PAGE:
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Out of $180$ students, $72$ have Windows, $54$ have Linux, $36$ have both Windows and Linux and the rest ($18$) have OS X. What's the probability that out of $15$ randomly picked students:

i) At most two won't have Windows;

ii) At least one will have OS X.

So for the first point I just thought that the probability is the sum of probabilities that "none will have Windows" plus "one will have Windows" plus "two will have windows". Is this a correct train of thought? How do I calculate the probabilities though?

If it were just $1$ student picked, the probability that the student didn't have windows would be $\left(\frac{72}{180}\right)$, right? But I pick $15$, is it $\frac{72}{180}\cdot \frac{71}{179}\cdot\dots$ ?

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  1. For your first question, it will be the sum of probabilities that no one has windows, exactly one student doesn't have windows, and exactly two students don't have windows.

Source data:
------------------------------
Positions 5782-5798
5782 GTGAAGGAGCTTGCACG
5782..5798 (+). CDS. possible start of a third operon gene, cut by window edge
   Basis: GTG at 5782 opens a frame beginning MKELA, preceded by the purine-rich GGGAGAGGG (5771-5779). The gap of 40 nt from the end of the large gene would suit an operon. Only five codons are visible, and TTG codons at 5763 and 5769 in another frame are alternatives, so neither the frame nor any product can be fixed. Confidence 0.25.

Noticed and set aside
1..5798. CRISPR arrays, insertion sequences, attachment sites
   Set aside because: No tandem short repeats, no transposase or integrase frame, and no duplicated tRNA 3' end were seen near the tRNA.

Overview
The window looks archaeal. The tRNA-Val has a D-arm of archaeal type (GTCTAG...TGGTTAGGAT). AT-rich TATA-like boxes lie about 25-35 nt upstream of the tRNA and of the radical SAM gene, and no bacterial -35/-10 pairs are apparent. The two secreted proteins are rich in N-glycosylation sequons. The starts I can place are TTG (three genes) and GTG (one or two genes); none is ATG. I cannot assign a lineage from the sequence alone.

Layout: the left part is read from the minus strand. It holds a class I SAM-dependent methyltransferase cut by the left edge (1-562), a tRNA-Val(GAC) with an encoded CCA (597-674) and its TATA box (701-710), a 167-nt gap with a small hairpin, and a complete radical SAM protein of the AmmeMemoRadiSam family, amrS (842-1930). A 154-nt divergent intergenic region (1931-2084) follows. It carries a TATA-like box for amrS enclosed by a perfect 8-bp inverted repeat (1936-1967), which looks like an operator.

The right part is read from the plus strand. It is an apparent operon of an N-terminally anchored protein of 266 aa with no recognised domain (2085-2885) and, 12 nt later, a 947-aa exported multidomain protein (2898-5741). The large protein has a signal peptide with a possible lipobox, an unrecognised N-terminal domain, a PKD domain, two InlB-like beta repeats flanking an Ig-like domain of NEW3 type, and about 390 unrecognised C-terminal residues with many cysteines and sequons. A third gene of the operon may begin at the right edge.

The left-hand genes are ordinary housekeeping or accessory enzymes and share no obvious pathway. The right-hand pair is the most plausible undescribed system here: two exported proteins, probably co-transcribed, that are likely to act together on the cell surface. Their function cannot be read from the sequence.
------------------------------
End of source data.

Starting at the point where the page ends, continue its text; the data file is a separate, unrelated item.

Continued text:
2. P=1- P(no one has X)

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Hint -

Case 1 -

Sum of probabilities that no one has windows, exactly one and exactly two students don't have windows.

Case 2 -

At least one have OS X = 1 - No one have OS X

$= 1 - \frac{\binom{162}{15}}{\binom{180}{15}}$

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  • $\begingroup$ What about the probability that No one will have OS X? Will that just be the product $\frac{162}{180}\cdot \frac{161}{179}\cdot ...\cdot \frac{148}{166}$ ? Because this seems a little odd to me. $\endgroup$ – MikhaelM Jan 30 '17 at 7:23
  • $\begingroup$ See my edited answer. $\endgroup$ – Kanwaljit Singh Jan 30 '17 at 7:31
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    $\begingroup$ And if you choose combination you not need to take care about arrangements (which one is picked first , second and so on). $\endgroup$ – Kanwaljit Singh Jan 30 '17 at 7:33
  • $\begingroup$ Oh, ok, so for my first case I'd have the sum of probabilities that none have windows, exactly 1 has windows and exactly two have windows. I know that none to have windows is $\frac{\binom{72}{15}}{\binom{180}{15}}$ but what about exactly one/two to have windows? How do I compute that? $\endgroup$ – MikhaelM Jan 30 '17 at 7:42
  • $\begingroup$ For 1 windows we have 1 from window × 14 not. We have 2 from windows × 13 not. $\endgroup$ – Kanwaljit Singh Jan 30 '17 at 8:13

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